In all honesty, I do not want to be a President in this day and age, nor would I like to be a Minister or a member of parliament.

Governments and Presidents are constantly under fire, dissatisfied citizens of the world are on the increase, whether the topics are jobs, food, homes, education, health, or infrastructure.

The disconnect is huge, governments and Presidents believe that they are doing their best, yet, the question is, is that what the citizens want? Also, how do they cater for it all with limited budgets, high demands, and endless expectations?

Citizens want food on the table, a roof over their heads, well-maintained infrastructure, quality education, and health care, and above all jobs to provide for their families. Rather a tall order, come to think of it.

Is technology the answer, and if so, how can governments and Presidents leverage technology to deliver on the need for immediate gratification whilst improving on the conditions of satisfaction?

On the other hand, do governments know what it is that their citizens want? Are they connected to those they have been elected by to serve? Are they optimising service delivery through digitisation and quick access? Are they creating trust through transparency? Is there a strategy empowered by a fair and sufficient budget? Does information and communication technology form part of this?

Information Technology can enable a policy decision taken by government to be quickly executed and implemented at multiple locations, across the length and breadth of the country.

According to a news article on drishti, technology can be used to bring about e-Legislature, strengthen parliamentary committees, virtual judiciary, promote participative democracy, implement good governance, achieving sustainable development goals. All this through technology.

Governments can no longer wait for perfect and expensive solutions, they need to adopt available working ICT solutions today, and work together with the citizens to refine and improve the delivery of key services for economic prosperity and political stability. Once governments understand the intelligence and functionality in their existing procured technologies, they will understand how they can start rolling out various e-Services today.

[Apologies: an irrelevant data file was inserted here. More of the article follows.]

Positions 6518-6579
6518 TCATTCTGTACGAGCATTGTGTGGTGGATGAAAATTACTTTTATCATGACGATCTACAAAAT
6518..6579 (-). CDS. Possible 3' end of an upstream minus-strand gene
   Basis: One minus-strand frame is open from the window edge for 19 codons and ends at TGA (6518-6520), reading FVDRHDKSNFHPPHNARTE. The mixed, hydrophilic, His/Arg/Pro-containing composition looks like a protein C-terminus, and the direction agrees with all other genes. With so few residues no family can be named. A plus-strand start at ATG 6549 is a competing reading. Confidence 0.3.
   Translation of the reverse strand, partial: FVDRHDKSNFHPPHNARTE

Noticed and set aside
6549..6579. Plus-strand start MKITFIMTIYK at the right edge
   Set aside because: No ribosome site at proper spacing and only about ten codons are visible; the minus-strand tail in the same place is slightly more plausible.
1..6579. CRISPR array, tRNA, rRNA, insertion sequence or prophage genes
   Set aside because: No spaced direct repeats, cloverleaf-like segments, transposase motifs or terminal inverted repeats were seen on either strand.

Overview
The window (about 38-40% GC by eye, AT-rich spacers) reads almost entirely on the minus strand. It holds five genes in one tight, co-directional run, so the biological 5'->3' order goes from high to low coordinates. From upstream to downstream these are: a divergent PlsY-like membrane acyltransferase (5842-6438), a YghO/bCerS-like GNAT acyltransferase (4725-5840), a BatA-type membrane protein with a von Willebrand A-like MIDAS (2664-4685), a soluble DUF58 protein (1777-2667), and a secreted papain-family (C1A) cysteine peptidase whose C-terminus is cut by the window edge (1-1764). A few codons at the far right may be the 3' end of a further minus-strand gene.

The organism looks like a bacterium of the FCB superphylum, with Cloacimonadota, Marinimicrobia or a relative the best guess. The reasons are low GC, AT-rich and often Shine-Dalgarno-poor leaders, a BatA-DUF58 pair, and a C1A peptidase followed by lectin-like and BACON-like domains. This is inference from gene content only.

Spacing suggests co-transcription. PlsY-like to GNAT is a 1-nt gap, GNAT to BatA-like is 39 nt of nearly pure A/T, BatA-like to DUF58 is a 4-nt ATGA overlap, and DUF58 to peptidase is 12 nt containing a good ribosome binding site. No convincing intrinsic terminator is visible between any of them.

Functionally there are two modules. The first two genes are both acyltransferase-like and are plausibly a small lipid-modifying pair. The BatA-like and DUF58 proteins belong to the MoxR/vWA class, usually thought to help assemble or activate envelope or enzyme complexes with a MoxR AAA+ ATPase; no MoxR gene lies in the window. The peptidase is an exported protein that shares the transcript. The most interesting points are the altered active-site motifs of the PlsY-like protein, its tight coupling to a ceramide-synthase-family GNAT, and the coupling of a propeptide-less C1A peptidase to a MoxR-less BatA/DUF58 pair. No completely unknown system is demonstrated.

Technology holds the key to seating government and citizens around the same dinner table to understand and attain common goals and objectives. It also enables transparency through the government’s ability to communicate directly with the citizens and eliminate disinformation and disconnection. It becomes easier for citizens to hold government accountable for their commitments to improve, uplift, develop and grow a country as a whole.

In conclusion, when governments embrace transparent technology, citizens are able to prosper.

Christopher Swart

Author: Christopher Swart - Commercial Expansion Account Manager @ Salt

Attending the 2021 Africa Symposium on Women and Girls in Technology hosted by the World Wide Web Foundation, I realised again, for Namibia, it is not the gender inequality that will cost Namibia billions of dollars in the future, but it is the lack of access to reliable, affordable, and secure internet and eServices such as Education and Health care – as a basic human right.

It is time that we as a collective stand up and demand our collective basic human rights, the technology exists, the opportunity for change is an everyday reality. Henry Ford said: “If I had to ask people what they want, they would have said faster horses”. It is thus the responsibility of the knowledgeable to challenge the status quo, empower the people and impact the future. Be the change you would like to see now and in the future.

The first-round table should be around what affordable platforms and technology are currently available and how can we make it available to the whole of the citizens in a way that every person has access to affordable connectivity. However, we need to be cognisant that this is only part of the solution, tools and devices need to be provided for learning and eServices to be consumed.

While there are regular complaints on various social media platforms about Namibia’s internet access and the cost thereof, the complaint remains just there, on social media. All the stakeholders, regulators, and governments are not coming together to find a sustainable solution to overcome expensive challenges to ensure economic prosperity and growth.

We have talked about it for so many years, yet here we are, still talking about it with nothing to show. I remember a conversation with colleagues in 2002 about containers being converted into smart classrooms that can be made available to rural areas for education, in 2016 we spoke about converting vans into smart clinics that can bring the doctor to the village doorstep. These are still not a reality in Namibia, we will probably still talk about it in 2050. We need a tangible plan, we need actionable tasks, we need ownership and accountability, and we need it now!



Based in Windhoek, Namibia, Salt Essential IT is one of Africa’s most awarded Microsoft Direct Cloud Solution providers, enabling and supporting clients ranging from small and medium to enterprise.
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